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Bioinsecurity and Vulnerability

 

Edited by Nancy N. Chen and Lesley A. Sharp

“Biosecurity” has ballooned into an increasingly mundane aspect of human experience, serving as a catchall for the detection, surveillance, containment, and deflection of everything from epidemics and natural disasters to resource scarcities and political insurgencies. The bundling together of security measures, its associated infrastructure, and its modes of governance alongside response times underscores a new urgency of preparedness—a growing global ethos ever alert to unforeseen danger—and actions that favor risk assessment, imagined worst-case scenarios, and carefully orchestrated, preemptive interventions. The contributors to Bioinsecurity and Vulnerability understand biosecurity to be a practice that links national identity with the securitization of daily governance. They argue against biosecurity as the new status quo by focusing instead on its ugly underbelly. Through considering the vulnerability of individuals and groups, particularly looking at how vulnerability propagates in the shadow of biosecurity, this volume challenges the acceptance of surveillance and security measures as necessities of life in the new millennium.

2014. 320 pp., figures, notes, references, index, 6 x 9

Contributors: Steven C. Caton, Nancy N. Chen, Joseph Masco, Monir Moniruzzaman, Carolyn Rouse, Lesley A. Sharp, Glenn Davis Stone, Ida Susser, David Vine, Michael J. Watts

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“Bioinsecurity is an eye-opener that defines all living species—human, animal and plant—as ‘fellow prisoners’ in an incarcerated planet anticipating disasters and catastrophes that will sort out the ‘vulnerable’ from the ‘resilient,’ and the recipients of the largesse of those who are expected to restock and resupply life forms to those who can buy, manage, and bide their time. This is an astute collection of anthropological readings of the coming global-environmental-medical-and-political disasters of our time.”
—Nancy Scheper-Hughes, author of Death Without Weeping: The Violence of Everyday Life in Brazil


“Probing the join between neoliberal capitalism and post-9/11 militarism, the essays in this jewel of a volume explore the rise of our current biosecurity obsession with terrorist attack, global pandemics, adulterated foodstuffs, and water shortages. Discussing everything from the illicit trade in human organs to genetically modified food and Yemeni agriculture, the authors show how states, corporations, and large development organizations have invested massive resources in ways that distort our perception of actual security threats while often making the lives of poorer global citizens less secure. The essays in this volume are refreshingly original and accessible, showcasing the best that a publicly relevant anthropology has to offer.”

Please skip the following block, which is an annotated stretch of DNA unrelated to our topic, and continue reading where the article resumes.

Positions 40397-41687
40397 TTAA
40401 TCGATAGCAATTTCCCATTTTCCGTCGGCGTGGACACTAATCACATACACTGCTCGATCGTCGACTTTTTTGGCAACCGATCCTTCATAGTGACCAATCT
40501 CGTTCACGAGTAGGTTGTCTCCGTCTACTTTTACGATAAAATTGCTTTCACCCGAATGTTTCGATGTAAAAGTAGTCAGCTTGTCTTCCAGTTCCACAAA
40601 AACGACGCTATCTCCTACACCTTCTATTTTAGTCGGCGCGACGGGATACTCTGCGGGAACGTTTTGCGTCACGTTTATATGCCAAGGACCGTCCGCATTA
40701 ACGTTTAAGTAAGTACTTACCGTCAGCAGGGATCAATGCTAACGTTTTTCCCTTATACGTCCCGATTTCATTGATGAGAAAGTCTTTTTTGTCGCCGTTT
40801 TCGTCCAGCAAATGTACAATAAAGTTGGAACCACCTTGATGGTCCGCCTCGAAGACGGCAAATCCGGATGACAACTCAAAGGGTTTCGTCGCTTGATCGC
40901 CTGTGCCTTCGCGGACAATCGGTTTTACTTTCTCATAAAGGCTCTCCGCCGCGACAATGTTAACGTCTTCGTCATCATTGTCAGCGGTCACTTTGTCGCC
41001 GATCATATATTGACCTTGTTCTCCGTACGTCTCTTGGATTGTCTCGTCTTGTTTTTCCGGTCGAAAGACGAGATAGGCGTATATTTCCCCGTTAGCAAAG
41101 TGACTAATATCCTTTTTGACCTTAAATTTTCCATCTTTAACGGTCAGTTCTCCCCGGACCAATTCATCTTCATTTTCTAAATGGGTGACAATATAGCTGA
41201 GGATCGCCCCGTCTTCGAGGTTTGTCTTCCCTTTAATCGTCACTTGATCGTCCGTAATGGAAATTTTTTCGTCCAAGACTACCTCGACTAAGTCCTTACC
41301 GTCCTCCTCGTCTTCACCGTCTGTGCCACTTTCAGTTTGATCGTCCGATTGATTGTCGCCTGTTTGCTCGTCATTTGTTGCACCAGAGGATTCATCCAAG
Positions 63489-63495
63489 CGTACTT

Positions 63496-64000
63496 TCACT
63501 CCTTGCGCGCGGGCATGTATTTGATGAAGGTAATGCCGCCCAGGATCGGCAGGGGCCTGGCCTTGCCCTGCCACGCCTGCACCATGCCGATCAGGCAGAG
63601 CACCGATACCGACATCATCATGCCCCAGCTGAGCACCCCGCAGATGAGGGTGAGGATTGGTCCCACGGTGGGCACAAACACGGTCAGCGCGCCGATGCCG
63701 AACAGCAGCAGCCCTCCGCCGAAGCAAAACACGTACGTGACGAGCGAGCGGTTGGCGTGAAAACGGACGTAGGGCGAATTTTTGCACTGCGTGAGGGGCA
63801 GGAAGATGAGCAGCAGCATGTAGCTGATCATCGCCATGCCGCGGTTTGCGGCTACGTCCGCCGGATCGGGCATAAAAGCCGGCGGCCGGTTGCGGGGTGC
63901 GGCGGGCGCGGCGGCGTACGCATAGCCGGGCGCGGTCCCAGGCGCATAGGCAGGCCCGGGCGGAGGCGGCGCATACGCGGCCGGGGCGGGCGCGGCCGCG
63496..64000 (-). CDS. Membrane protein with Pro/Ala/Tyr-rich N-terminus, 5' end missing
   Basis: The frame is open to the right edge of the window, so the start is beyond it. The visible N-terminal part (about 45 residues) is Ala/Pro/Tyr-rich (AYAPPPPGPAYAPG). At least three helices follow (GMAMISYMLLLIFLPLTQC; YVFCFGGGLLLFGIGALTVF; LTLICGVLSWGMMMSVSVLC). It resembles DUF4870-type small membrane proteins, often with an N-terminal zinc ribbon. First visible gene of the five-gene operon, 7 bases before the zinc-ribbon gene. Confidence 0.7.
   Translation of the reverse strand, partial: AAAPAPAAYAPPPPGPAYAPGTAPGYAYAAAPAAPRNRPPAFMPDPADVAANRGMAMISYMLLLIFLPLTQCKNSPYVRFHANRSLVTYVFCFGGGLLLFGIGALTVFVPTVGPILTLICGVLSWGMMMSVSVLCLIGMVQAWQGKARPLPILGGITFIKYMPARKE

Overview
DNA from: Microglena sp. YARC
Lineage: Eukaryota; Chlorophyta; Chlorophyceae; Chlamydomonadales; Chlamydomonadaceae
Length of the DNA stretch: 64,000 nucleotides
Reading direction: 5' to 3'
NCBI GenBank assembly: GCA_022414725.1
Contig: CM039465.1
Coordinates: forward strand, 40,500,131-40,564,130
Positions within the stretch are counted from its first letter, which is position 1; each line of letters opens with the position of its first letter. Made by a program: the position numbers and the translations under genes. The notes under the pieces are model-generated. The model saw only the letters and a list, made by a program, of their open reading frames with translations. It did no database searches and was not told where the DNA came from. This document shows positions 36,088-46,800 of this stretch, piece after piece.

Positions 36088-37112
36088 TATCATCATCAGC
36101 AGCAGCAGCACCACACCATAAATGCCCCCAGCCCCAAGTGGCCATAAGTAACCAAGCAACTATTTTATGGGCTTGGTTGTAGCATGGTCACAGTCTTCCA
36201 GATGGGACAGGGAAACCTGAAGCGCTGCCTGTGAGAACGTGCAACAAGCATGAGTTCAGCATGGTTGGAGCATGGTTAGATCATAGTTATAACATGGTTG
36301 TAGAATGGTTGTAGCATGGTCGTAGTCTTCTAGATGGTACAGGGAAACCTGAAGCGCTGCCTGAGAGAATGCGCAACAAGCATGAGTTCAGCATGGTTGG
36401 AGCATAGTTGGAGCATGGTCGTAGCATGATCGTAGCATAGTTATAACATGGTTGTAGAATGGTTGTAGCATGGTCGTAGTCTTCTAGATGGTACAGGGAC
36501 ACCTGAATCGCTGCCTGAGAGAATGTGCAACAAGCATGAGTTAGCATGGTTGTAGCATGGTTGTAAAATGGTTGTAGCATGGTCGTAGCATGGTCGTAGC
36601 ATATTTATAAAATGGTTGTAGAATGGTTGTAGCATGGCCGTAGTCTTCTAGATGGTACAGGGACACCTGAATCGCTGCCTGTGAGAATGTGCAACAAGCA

—Hugh Gusterson, author of People of the Bomb: Portraits of America’s Nuclear Complex


“The contributors all in some way address the critical questions that must be asked of those who claim to protect us through forms of biosecurity: ‘what truly counts as risk, whose vulnerability matters, and who is worthy of protection?’ Because the contributors come from a range of disciplines and backgrounds, this volume provides access to a wide readership concerned about the state of modern political discourse, and [who] wish to explore its implications more fully. . . . As an edited collection, it gives voice to the vulnerable communities that are at risk of a paranoid social imagery of the West, an imagery driven by an almost unquestioned neoliberal market mentality and the language of militarization.”
—Petra Brown, Deakin University, Human Ecology, October 2016

 

Introduction: Bioinsecurity and Human Vulnerability
Lesley A. Sharp and Nancy N. Chen

Part I. Framing Biosecurity: Global Dangers

  • Preempting Biosecurity: Threats, Fantasies, Futures
    Joseph Masco
  • When a Country Becomes a Military Base: Blowback and Bioinsecurity in Honduras, the World’s Most Dangerous Place
    David Vine
  • Perils before Swine: Bioinsecurity and Scientific Longing in Experimental Xenotransplantation Research
    Lesley A. Sharp

Part II. Critical Resources: Securing Survival

  • Biosecurity in the Age of Genetic Engineering
    Glenn Davis Stone
  • Between Abundance and Insecurity: Securing Food and Medicine in an Age of Chinese Biotechnology
    Nancy N. Chen
  • Global Water Security and the Demonization of Qāt: The New Water Governmentality and Developing Countries like Yemen
    Steven C. Caton
  • Don’t Let the Lion Tell the Giraffe’s Story: Law, Violence, and Ontological Insecurities in Ghana
    Carolyn Rouse

Part III. Vulnerability and Resiliency: The “Bio” of Insecurity

  • Resilience as a Way of Life: Biopolitical Security, Catastrophism, and the Food–Climate Change Question
    Michael J. Watts
  • Bioinsecurity, Gender, and HIV/AIDS in South Africa
    Ida Susser
  • Domestic Organ Trafficking: Between Biosecurity and Bioviolence
    Monir Moniruzzaman

There are no working papers for this book at the present time.

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